Contemporary Challenges and Continuing Relevance
Edited by Franco Ferrari and Diego P. Fernández Arroyo
Chapter 13: New challenges in the recognition and enforcement of judgments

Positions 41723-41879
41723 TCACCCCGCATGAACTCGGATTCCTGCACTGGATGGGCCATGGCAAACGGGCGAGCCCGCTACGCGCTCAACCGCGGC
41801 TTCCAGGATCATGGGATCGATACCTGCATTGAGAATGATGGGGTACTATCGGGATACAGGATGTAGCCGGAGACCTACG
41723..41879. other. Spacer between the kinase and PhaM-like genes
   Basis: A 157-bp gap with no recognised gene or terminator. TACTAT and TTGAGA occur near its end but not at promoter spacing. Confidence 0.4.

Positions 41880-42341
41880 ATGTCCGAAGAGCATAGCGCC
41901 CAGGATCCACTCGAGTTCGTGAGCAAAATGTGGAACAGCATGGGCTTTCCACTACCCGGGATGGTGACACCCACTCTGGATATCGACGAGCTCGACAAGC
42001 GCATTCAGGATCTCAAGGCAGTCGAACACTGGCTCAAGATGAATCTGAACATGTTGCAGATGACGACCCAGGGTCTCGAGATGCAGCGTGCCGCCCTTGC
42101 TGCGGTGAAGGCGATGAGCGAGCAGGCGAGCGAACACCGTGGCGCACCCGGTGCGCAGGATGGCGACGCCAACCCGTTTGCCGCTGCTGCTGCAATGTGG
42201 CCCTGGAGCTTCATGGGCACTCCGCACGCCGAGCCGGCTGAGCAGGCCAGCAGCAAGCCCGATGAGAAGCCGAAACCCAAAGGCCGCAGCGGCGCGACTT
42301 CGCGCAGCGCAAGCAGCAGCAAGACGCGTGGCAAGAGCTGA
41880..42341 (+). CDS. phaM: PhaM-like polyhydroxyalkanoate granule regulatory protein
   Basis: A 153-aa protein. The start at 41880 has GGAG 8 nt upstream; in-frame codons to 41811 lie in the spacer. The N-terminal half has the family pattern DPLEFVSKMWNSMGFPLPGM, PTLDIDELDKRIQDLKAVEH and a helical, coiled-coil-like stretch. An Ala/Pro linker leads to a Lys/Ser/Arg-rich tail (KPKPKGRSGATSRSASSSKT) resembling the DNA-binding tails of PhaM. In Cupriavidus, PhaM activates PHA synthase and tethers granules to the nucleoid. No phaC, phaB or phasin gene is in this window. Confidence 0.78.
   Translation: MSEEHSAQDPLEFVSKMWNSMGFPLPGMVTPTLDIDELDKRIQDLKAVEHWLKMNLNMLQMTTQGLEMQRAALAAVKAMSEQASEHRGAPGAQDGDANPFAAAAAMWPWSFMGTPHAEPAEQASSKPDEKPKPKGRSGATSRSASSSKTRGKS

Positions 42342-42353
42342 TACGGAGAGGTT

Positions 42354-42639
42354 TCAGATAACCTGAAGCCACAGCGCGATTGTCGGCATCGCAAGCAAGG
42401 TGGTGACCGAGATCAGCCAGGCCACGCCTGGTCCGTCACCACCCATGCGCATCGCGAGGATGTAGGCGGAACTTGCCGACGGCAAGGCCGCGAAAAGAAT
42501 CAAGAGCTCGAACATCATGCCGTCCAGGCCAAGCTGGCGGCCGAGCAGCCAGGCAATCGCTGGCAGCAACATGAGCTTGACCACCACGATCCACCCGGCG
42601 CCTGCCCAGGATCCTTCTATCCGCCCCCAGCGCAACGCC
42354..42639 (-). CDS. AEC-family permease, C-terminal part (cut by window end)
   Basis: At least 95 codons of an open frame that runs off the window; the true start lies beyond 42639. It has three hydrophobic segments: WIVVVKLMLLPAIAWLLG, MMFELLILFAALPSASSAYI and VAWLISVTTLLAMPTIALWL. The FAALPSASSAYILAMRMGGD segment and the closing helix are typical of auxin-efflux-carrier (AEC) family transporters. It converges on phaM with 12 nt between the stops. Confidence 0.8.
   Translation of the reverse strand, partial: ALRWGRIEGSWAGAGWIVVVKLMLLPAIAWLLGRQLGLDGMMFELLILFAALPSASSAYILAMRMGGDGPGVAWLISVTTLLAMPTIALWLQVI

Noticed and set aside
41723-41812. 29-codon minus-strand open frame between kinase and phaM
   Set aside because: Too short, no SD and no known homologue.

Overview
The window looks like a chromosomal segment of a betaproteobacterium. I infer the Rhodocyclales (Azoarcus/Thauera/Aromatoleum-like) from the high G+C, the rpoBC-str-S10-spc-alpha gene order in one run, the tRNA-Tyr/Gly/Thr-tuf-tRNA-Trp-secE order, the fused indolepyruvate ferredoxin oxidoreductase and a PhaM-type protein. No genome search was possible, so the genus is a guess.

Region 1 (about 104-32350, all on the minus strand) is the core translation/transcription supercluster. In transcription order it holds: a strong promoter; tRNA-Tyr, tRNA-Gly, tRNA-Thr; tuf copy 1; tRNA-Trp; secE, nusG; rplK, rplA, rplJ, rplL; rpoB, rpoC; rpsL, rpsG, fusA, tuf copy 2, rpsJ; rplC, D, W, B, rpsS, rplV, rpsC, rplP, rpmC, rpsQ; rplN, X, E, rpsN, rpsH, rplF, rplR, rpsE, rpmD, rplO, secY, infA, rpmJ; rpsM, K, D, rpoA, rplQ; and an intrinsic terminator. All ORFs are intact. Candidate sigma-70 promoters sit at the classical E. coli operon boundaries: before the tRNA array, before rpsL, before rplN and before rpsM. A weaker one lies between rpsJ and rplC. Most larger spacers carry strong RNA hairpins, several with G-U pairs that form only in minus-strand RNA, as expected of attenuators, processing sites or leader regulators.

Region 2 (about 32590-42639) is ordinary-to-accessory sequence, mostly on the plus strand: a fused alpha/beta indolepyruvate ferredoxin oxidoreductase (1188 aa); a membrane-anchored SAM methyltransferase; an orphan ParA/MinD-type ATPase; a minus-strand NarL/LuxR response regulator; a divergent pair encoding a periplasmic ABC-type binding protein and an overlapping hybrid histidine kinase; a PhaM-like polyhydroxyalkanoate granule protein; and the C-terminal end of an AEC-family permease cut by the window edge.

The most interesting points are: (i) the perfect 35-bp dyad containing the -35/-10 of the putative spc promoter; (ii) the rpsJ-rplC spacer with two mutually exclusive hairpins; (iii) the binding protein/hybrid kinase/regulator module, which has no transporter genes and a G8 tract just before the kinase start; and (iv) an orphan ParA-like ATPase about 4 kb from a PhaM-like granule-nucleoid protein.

The growth of global trade requires the development of private international law consistent with the development of international trade law. The recognition of foreign judgments is a necessary part of both of these areas of the law. There cannot be consistent increase in the free movement of goods, services and capital without the corresponding free movement of judgments. Thus, the law of judgments recognition must develop with an eye on its impact on and its consistency with international trade law. This chapter sets out the current law on judgments recognition in the world’s three largest economies: the United States, the European Union and China. It then considers challenges to the development of judgments recognition law both at the global level and within the United States. At the global level, this requires an assessment of the May 2018 draft text for a Hague Convention on the recognition of foreign judgments. At the national level in the United States, this requires an assessment of the restrictions and problems created by having judgments recognition law largely determined at the state, rather than the federal, level. This has implications for global developments in terms of the ability of the United States to become a party to both the 2005 Hague Convention on Choice of Court Agreements and any new Hague Convention on the recognition of foreign judgments. The chapter concludes with a full list of challenges to judgments recognition law and concerns regarding recent developments.
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